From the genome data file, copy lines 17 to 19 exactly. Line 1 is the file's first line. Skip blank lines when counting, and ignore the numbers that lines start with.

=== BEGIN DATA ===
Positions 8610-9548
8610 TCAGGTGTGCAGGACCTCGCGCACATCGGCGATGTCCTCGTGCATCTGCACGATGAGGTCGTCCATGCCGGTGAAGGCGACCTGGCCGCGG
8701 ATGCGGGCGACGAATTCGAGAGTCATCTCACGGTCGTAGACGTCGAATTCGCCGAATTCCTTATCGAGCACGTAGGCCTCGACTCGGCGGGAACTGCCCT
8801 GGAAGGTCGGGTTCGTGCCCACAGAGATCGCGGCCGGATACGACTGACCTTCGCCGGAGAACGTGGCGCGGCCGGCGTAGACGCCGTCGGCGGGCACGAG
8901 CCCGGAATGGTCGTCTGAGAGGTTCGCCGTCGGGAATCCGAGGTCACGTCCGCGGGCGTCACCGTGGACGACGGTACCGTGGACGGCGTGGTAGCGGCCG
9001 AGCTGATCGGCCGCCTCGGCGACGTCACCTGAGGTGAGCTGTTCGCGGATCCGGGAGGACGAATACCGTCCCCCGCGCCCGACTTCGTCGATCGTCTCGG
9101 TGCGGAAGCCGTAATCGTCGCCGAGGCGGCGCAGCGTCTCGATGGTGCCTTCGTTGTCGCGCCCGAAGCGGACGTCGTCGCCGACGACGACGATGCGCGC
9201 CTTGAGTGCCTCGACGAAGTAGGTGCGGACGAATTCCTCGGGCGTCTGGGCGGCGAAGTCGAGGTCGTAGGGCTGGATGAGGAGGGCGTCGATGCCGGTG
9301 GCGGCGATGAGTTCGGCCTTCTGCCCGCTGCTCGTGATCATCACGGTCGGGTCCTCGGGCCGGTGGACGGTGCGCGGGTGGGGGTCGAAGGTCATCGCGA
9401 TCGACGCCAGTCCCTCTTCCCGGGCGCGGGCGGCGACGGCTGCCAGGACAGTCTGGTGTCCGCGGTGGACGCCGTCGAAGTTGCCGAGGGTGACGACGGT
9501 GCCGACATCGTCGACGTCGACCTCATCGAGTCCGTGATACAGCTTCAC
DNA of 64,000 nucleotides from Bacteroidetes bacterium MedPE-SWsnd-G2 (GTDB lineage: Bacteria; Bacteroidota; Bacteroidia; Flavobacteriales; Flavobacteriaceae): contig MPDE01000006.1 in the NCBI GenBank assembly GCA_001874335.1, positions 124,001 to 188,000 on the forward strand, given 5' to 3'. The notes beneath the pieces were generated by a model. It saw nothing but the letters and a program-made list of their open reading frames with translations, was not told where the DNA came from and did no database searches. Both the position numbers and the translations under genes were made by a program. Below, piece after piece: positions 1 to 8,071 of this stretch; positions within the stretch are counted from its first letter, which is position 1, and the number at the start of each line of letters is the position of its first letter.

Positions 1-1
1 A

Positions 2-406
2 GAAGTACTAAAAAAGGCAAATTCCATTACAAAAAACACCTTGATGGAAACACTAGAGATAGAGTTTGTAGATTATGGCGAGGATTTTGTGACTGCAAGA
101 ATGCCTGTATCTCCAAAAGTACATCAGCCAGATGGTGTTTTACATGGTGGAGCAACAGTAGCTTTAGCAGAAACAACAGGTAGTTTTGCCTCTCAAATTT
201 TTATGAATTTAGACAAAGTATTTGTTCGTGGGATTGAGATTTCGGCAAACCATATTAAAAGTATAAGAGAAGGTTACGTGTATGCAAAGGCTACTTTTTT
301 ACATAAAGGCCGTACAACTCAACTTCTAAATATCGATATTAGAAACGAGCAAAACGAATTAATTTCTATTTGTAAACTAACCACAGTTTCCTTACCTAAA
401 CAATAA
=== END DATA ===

101 ATGCCTGTATCTCCAAAAGTACATCAGCCAGATGGTGTTTTACATGGTGGAGCAACAGTAGCTTTAGCAGAAACAACAGGTAGTTTTGCCTCTCAAATTT
201 TTATGAATTTAGACAAAGTATTTGTTCGTGGGATTGAGATTTCGGCAAACCATATTAAAAGTATAAGAGAAGGTTACGTGTATGCAAAGGCTACTTTTTT
301 ACATAAAGGCCGTACAACTCAACTTCTAAATATCGATATTAGAAACGAGCAAAACGAATTAATTTCTATTTGTAAACTAACCACAGTTTCCTTACCTAAA